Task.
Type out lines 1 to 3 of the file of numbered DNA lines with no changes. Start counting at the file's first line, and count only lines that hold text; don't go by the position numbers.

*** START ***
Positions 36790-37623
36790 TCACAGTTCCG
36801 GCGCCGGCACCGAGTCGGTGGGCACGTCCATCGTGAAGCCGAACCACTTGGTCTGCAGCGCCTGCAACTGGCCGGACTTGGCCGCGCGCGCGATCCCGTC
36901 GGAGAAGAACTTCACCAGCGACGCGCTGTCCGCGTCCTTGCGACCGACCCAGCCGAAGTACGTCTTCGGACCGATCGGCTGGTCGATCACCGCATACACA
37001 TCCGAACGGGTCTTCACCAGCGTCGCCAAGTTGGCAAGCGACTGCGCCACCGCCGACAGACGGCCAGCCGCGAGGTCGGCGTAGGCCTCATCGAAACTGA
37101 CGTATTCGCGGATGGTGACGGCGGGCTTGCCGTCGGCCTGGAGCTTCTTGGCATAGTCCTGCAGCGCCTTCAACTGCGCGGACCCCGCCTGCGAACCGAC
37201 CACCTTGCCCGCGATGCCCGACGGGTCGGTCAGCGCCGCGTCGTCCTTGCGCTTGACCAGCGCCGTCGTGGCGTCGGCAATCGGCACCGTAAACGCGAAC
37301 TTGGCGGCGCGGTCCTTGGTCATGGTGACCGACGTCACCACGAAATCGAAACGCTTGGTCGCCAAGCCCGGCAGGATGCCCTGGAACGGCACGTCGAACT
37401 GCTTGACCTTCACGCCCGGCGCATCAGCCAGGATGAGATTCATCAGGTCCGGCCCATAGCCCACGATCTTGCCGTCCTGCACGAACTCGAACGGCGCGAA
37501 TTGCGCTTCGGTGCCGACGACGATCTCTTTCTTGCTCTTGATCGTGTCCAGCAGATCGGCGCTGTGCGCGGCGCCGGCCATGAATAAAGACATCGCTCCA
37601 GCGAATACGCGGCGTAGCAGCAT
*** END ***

Positions 36790-37623
36790 TCACAGTTCCG
36801 GCGCCGGCACCGAGTCGGTGGGCACGTCCATCGTGAAGCCGAACCACTTGGTCTGCAGCGCCTGCAACTGGCCGGACTTGGCCGCGCGCGCGATCCCGTC